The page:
The Clinton Herald, Clinton, Iowa

Top News

August 27, 2013

Iowa Juvenile Home cited for drug program problems

DES MOINES — The Iowa Juvenile Home has been given 15 citations for violations in its substance-abuse treatment program, according to a new inspection.

The violations from the July 29 search included a lack of oversight and failure to track whether some children were making progress in their treatment, The Des Moines Register reported.

The state-run home in Toledo provides housing, treatment and schooling to youths with serious behavioral problems. The state Department of Public Health licenses the program, and it is run by the state Department of Human Services.

The newspaper reported that the home is not subject to comprehensive facility-wide inspections, and it is exempt from certain fines and penalties.

The citations noted in the latest inspection do not carry penalties or sanctions. The home had advance notice of the inspection.

Disability Rights Iowa, a federally funded group, has been investigating treatment of children at the home, including allegations that some children are held for weeks or months in small isolation rooms. The home’s substance-abuse program received a near-perfect score last year.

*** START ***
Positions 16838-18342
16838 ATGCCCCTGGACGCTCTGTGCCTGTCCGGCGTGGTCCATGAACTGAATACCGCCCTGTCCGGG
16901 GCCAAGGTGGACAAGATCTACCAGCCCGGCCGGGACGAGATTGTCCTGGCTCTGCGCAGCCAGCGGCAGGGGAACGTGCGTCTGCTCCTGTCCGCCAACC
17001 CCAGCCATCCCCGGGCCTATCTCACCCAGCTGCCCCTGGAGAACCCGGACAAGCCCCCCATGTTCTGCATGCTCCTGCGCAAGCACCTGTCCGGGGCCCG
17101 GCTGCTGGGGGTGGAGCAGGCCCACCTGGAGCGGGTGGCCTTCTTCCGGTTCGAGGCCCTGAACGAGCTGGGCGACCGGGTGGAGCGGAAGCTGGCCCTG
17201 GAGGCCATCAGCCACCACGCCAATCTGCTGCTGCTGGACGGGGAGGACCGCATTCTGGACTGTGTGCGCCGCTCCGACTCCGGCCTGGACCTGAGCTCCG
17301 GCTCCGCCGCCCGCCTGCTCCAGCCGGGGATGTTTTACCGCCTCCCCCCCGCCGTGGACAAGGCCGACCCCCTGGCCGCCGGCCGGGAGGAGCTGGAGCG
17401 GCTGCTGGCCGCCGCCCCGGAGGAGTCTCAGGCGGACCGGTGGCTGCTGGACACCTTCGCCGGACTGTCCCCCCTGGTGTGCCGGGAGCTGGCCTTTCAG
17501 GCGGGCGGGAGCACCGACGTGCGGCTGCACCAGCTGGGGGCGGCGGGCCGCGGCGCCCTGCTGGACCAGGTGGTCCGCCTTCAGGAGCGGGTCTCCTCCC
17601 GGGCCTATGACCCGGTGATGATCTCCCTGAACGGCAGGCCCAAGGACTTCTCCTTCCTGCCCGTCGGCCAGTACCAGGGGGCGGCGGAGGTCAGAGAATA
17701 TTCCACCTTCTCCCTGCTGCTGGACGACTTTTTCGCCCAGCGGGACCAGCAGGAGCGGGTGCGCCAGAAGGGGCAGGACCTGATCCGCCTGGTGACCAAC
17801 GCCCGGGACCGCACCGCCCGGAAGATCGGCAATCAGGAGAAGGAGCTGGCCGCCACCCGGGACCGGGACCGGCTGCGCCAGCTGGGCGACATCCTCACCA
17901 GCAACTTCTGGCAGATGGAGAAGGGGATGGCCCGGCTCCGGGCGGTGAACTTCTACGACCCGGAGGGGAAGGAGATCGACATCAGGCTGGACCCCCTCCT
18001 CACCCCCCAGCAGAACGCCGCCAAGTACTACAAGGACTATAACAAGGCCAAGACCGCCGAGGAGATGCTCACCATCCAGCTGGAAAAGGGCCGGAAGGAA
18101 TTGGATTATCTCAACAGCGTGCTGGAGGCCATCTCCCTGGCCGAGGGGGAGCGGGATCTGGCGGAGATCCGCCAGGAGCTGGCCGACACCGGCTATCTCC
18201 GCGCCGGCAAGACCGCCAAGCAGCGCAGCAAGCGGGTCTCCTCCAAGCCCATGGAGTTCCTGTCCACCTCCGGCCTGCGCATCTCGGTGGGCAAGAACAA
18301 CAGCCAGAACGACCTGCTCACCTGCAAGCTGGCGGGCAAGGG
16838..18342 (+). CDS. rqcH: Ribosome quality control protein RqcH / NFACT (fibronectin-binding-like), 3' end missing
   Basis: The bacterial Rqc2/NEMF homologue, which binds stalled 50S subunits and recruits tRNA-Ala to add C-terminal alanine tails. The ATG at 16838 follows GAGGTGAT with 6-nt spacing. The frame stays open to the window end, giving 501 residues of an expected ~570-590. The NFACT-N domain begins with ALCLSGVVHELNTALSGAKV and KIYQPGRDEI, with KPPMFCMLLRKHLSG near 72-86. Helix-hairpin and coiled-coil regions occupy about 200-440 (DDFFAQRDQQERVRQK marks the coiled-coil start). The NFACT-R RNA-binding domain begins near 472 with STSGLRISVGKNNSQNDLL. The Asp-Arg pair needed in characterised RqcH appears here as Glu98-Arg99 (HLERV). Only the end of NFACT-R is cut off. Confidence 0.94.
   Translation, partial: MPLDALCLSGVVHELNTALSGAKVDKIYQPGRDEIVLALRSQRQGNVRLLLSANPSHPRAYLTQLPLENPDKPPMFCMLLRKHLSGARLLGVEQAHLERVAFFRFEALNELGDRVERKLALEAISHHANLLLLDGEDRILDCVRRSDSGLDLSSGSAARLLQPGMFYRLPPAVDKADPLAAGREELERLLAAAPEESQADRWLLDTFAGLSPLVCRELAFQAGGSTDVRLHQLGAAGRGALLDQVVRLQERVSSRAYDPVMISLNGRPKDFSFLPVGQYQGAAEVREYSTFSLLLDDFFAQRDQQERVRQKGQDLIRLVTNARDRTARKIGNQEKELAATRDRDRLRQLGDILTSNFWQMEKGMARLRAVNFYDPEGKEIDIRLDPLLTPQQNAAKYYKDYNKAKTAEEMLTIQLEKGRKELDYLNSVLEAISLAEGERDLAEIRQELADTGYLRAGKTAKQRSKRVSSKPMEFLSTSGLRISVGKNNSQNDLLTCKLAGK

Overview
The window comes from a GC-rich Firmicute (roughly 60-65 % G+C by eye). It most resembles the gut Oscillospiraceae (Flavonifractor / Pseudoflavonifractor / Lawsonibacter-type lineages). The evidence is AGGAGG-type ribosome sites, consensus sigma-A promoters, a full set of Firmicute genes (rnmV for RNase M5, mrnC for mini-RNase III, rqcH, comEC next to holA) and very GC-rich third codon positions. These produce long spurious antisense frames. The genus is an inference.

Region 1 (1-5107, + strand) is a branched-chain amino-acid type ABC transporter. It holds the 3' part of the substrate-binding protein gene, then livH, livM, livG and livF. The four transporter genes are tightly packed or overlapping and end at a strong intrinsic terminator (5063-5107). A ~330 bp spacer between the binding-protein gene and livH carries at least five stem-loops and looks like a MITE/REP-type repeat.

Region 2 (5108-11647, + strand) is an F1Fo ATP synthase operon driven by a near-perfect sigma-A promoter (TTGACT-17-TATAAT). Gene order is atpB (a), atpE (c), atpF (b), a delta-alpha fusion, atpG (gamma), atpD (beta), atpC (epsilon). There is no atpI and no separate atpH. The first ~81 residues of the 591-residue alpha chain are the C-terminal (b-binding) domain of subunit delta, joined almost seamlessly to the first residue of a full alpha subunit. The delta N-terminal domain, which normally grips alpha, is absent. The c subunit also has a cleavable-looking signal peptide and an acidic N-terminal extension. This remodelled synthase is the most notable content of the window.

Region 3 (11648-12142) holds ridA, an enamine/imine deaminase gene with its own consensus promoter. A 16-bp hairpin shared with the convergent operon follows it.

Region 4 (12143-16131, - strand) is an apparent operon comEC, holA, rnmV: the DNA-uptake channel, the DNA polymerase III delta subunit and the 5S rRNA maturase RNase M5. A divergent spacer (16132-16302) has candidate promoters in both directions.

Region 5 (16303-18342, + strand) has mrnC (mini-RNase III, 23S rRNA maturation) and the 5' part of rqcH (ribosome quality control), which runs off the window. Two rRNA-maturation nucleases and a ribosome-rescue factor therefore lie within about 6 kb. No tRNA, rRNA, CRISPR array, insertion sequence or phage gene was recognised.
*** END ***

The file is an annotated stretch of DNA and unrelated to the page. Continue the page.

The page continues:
Gov. Terry Branstad has said his administration is addressing the problems. Branstad’s spokesman, Tim Albrecht, said the governor is “committed to changing the toxic culture at the Iowa Juvenile Home.”

Albrecht said the state employee’s labor union has tried to protect workers at the home who are accused of using excessive force in improperly restraining youths. Danny Homan of the American Federation of State, County and Municipal Employees said Branstad and Department of Human Services Director Charles Palmer are more to blame because of the long-standing policies at the facility.

“Everything always gets blamed on the lowest level line staff,” he said. “Nothing is ever Chuck Palmer’s fault, and nothing is Terry Branstad’s fault.”

The state is requiring the home to submit a corrective action plan about the violations by Sept. 20.

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